“National Diabetes Month is an opportunity to raise awareness of this disease and its risk factors, as well as promote healthful living behaviors that can reduce the risk of developing Type 2 diabetes,” said Danielle Krueger, Texas A&M AgriLife Extension Service program specialist and registered dietitian, Bryan-College Station.
Krueger said diabetes is a pervasive and costly disease that, while not curable, is manageable.
“Knowing whether or not you are at risk for diabetes or have prediabetes, nutritional and lifestyle changes can help you avoid developing Type 2 diabetes,” Krueger said.
Some symptoms of prediabetes include increased thirst, more frequent urination, fatigue, blurry vision and increased body weight, especially around the waist.
Diabetes a growing concern for Texas, U.S.
According to the American Diabetes Association, one in 10 Americans has diabetes and another 84 million are at risk for developing Type 2 diabetes. The national cost of diabetes is estimated to be about $245 billion.
In Texas, an estimated 2.84 million people — about 14% of the state’s population — have diabetes. Among these, about one-fourth are undiagnosed, which greatly increases their health risks. Another 6.8 million Texans have prediabetes, with blood glucose levels above the normal range but not yet high enough to be diagnosed as diabetes. The annual cost of diabetes and prediabetes to the state is estimated at $23.7 billion.
Texas A&M AgriLife initiatives, programs to help address diabetes
“Making Texans and others aware of diabetes and what can be done to avoid or manage it is an important aspect of community health education,” said Rusty Hohlt, director of Healthy Texas for AgriLife Extension.
Hohlt said Healthy Texas combines the expertise of the Texas A&M Health Science Center with AgriLife Extension’s statewide network of agents, specialists and others to provide educational outreach on various health topics.
AgriLife Extension offers several other opportunities for people to learn the skills to more effectively manage the disease — or reduce the risk of developing it by means of better nutrition, exercise and blood-glucose monitoring. These include:
- Do Well, Be Well with Diabetes is a one-time fee, self-paced course, which dives deeper into understanding diabetes, how food affects blood glucose, how to make healthful choices, the basics of medicine, and incorporating foods into a healthy eating pattern and more.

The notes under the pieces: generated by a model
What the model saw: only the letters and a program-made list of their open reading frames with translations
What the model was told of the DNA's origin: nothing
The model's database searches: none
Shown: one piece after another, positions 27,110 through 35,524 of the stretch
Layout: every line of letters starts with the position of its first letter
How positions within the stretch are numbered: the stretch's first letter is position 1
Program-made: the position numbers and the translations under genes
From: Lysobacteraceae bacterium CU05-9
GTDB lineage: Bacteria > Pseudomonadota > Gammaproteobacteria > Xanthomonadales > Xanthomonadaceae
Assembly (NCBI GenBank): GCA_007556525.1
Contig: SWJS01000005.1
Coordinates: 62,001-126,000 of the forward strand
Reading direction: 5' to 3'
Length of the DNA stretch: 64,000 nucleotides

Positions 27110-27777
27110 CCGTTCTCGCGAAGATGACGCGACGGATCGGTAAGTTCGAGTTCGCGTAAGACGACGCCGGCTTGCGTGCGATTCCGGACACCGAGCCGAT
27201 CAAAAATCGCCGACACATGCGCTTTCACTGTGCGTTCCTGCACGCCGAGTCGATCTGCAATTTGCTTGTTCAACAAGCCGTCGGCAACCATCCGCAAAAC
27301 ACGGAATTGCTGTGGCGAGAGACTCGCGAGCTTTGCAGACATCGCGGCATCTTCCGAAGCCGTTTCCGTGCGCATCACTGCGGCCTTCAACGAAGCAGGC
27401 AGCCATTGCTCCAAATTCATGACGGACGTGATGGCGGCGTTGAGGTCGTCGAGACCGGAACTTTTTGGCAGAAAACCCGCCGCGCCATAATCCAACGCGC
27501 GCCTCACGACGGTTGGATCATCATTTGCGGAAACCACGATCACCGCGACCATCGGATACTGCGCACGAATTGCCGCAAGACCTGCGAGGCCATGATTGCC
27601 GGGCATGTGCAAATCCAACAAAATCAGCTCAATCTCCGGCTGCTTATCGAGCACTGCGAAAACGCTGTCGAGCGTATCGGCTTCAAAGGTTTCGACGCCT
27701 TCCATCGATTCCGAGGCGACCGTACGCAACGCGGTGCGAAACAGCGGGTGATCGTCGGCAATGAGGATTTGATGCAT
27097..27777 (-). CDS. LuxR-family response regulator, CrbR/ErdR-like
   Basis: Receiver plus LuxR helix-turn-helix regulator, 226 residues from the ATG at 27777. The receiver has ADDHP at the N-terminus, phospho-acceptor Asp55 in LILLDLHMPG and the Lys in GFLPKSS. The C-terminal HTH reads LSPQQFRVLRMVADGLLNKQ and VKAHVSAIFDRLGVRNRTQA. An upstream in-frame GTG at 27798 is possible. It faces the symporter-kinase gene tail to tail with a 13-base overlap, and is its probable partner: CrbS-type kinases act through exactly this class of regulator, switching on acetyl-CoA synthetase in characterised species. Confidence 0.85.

- Cooking Well with Diabetes engages the community with hands-on food preparation to reinforce the practical nutritional applications of the self-care lesson series Do Well, Be Well with Diabetes.
“Nutrition and the food choices we make are important for diabetes management,” said David Leal, AgriLife Extension program specialist with Healthy Texas, Beeville. “Each meal we eat is an opportunity to at least partially manage glucose and reduce risk of complications like heart disease. And even relatively small amounts of weight loss, from 3-7% of total body weight, can lead to clinically significant reductions in blood sugar levels.”
- Diabetes 1st Step: Live Healthy, Be Hopeful is a free online, self-paced course on the basics of diabetes self-management. This course has been developed for those newly diagnosed with Type 2 diabetes or wanting to learn more about diabetes self-care.
- Sí, Yo Puedo Controlar Mí Diabetes! provides culturally relevant Type 2 diabetes self-management education for Hispanics/Latinos. The program seeks to educate, empower and equip participants to better control their diabetes through a real-world, practical approach. The program is also available in English.
- Wisdom, Power, Control provides evidence-based, culturally relevant Type 2 diabetes self-management education relevant to African Americans. Topics include diabetes self-care skills, improving eating habits and maintaining good nutrition, increasing physical activity, preventing diabetes complications, and improving quality of life while living with Type 2 diabetes.
Diabetes education-related programs are offered periodically by AgriLife Extension offices throughout the state. To see if any are being offered in a specific county, contact the agency office in that county.
“With the COVID-19 situation, many of these programs have gone from in-person to virtual offerings,” Krueger said. “A number of our agents are currently conducting their scheduled programs via online platform, providing another opportunity for people to participate.”
Krueger also noted Do Well, Be Well with Diabetes, Cooking Well with Diabetes, and Diabetes 1st Step courses are also available online at any time so people may participate at their own pace whenever it is convenient for them. These courses and their costs can be found in the Family and Health section of the AgriLife Online Courses website.
On another front in the fight against diabetes, Texas A&M AgriLife Research food and nutrition researchers are studying the mechanism of the disease to determine how to decrease insulin resistance and the production of glucose – factors leading to the development of Type 2 diabetes.
For additional help, she said the American Diabetes Association has a Diabetes Support Directory online tool to help connect individuals with a qualified, ADA-approved diabetes support program in their area.
“Texas A&M AgriLife has a number of resources to help increase diabetes awareness as well as show those with diabetes or family members how they can have a better quality of life by making some basic lifestyle improvements,” Krueger said. “We hope Texans and others throughout the U.S. will use National Diabetes Month as a starting point for learning more about diabetes and how to manage it, especially if they have a family history of diabetes or think they might have prediabetes.”